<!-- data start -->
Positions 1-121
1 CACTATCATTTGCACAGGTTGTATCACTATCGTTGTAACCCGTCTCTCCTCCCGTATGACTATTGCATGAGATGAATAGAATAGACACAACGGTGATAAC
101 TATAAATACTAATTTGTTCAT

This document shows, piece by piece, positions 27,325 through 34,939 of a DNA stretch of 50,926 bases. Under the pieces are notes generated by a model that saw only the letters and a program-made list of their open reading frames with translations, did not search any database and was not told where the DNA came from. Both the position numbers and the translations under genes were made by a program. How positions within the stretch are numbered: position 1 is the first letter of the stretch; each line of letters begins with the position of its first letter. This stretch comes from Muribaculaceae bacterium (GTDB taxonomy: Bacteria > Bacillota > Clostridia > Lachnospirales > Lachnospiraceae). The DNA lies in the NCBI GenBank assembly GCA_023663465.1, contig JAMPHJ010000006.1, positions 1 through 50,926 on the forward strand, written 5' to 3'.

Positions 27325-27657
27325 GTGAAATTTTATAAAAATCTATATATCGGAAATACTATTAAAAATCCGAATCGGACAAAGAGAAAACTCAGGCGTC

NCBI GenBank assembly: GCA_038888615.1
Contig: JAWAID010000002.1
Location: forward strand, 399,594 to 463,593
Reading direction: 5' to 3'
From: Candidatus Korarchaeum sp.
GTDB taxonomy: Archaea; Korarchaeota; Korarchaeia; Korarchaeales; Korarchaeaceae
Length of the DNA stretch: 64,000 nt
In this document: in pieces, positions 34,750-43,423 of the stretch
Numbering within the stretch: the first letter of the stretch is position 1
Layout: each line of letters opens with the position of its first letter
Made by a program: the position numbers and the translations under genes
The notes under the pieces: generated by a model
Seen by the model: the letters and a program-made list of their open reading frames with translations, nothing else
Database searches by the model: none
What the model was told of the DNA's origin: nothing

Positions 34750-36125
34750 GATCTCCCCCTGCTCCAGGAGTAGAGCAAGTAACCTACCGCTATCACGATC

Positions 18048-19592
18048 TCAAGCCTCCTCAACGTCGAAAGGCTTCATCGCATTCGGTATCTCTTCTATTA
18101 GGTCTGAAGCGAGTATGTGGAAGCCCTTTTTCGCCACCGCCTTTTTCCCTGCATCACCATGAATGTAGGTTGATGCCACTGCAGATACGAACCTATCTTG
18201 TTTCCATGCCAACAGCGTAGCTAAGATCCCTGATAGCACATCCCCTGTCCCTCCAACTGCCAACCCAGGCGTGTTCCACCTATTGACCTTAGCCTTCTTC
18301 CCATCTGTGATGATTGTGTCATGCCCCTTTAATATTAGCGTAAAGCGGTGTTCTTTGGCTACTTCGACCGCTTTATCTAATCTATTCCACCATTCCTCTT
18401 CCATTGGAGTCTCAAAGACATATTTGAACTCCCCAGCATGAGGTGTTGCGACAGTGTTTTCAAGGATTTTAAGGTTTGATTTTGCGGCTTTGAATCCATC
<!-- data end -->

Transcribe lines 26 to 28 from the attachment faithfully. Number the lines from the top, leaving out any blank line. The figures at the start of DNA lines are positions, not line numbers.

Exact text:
18101 GGTCTGAAGCGAGTATGTGGAAGCCCTTTTTCGCCACCGCCTTTTTCCCTGCATCACCATGAATGTAGGTTGATGCCACTGCAGATACGAACCTATCTTG
18201 TTTCCATGCCAACAGCGTAGCTAAGATCCCTGATAGCACATCCCCTGTCCCTCCAACTGCCAACCCAGGCGTGTTCCACCTATTGACCTTAGCCTTCTTC
18301 CCATCTGTGATGATTGTGTCATGCCCCTTTAATATTAGCGTAAAGCGGTGTTCTTTGGCTACTTCGACCGCTTTATCTAATCTATTCCACCATTCCTCTT